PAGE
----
Asia: where cheesy parish Masses go to die.

    Speaking of St. Magnus the Martyr, here they are doing a Paolo Giorza Regina Coeli
  • The Korman is a real find! Fabulous, and Xmas eve, no less. "O come, all ye faithful" as a Kyrie. In my worst moment, I could never have imagined such a thing.
    That Regina Coeli is an utter piece of trash. Great, if you like church music from the garbage can. And performed in a fancy church, where the ceremonies completely eclipse those of the Sistine Chapel.
    Amazing.
  • There's a story, sometimes attributed to Ronald Reagan, about a boy who is given a roomful of manure for Christmas, which he accepts with joy, because "With all this stuff here, there has to be a pony somewhere." I've been looking for the pony in pre-V2 music. I've found a few big dogs that could hunt, but no ponies yet. and a lot of manure.
  • MBWMBW
    Posts: 175
    ghmus: Proulx's heart attack occurred a couple of years after he left Holy Name. He was in Salt Lake City for an extended stay with the newly formed Madeleine Choir School when it he became ill. However, his frustrations at Holy Name may well have contributed to the health factors which led to the attack.
  • Proulx gave me my first ever professional choral singing job, at Holy Name Chicago in the 80's. His dream was to see that gallery organ completed, it took years of planning. My understanding was that he was very crushed that, in the end, the acoustics turned out to be so bad (with carpeting retained instead of removed) and he thence decided to retire from the cathedral. There were no doubt other reasons too. He never found it easy being there but he certainly elevated the music program to a new height.
    Thanked by 1MBW
  • Wonder why they could, and did, raise the millions of $$ for one of the largest Flentrops ever built, and then put it into a large cathedral with an acoustic of a clothes-closet.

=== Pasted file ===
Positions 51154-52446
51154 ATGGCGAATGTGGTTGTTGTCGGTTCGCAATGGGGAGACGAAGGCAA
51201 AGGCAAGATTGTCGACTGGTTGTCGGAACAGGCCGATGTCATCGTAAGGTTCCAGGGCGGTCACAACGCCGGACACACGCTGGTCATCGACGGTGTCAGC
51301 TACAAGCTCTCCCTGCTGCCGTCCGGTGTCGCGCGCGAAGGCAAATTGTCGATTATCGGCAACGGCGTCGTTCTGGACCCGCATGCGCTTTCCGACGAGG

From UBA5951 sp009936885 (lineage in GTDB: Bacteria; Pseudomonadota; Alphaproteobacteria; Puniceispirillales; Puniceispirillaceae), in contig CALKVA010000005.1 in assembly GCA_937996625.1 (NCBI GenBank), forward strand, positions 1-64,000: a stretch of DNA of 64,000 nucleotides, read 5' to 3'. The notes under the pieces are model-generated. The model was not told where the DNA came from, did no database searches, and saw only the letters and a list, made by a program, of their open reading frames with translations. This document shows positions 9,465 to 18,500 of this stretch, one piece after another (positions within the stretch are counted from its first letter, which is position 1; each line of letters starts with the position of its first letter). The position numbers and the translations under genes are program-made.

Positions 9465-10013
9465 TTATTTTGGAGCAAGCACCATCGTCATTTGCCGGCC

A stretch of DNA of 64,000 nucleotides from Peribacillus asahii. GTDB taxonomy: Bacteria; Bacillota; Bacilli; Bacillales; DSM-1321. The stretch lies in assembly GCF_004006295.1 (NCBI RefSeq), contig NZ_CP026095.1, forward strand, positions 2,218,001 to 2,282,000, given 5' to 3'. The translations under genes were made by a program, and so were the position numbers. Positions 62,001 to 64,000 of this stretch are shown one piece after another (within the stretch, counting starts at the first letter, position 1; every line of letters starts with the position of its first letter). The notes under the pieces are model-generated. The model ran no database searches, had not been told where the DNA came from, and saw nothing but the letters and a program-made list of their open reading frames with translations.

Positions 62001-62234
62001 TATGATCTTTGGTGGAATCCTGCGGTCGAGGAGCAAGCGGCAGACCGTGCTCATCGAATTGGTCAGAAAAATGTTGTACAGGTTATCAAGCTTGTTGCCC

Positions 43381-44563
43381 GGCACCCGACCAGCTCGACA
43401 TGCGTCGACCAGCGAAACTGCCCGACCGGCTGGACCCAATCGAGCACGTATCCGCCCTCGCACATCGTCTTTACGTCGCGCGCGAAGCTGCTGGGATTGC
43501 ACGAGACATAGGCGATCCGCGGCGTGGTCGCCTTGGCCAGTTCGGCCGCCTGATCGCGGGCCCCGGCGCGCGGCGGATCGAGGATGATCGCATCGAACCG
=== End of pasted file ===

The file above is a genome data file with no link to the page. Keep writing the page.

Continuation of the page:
If an organ that expensive had gone into a room with manifold acoustical deficits, I, too, would have found a reason to leave---sooner, rather than later.
    At some point in one's life, one gets tired of fighting the system of musically illiterate clergy, who, most times, are their own worst enemies.
  • MBWMBW
    Posts: 175
    The then pastor of Holy Name Cathedral had hired Proulx and given him the support to revamp the music program and build it into one of the best in the country. He purchased the two manual Casavant. The gallery Flentrop was purchased for an amazingly reasonable price (not millions). The money was the gift of one parishioner, Alice O'Malley Robinson who, at the pastor's suggestion, gave the organ in memory of her husband. Mrs. Robinson was present when the organ was played for the first time - on her 100th birthday!

    Back to acoustics. Even though the parish obviously valued sacred music and was willing to spend and raise a great deal of money to pay for it, they never really understood how critical good acoustics are for sacred music. So, in the early 90's when the carpet needed to be replaced, the parish opted to go with more carpet. Proulx and many others had strongly lobbied the powers that be, but they were ignored.
  • Sounds like a scene from a Fellini movie, specifically, "Roma"!
    Only in America could these absurd things come together.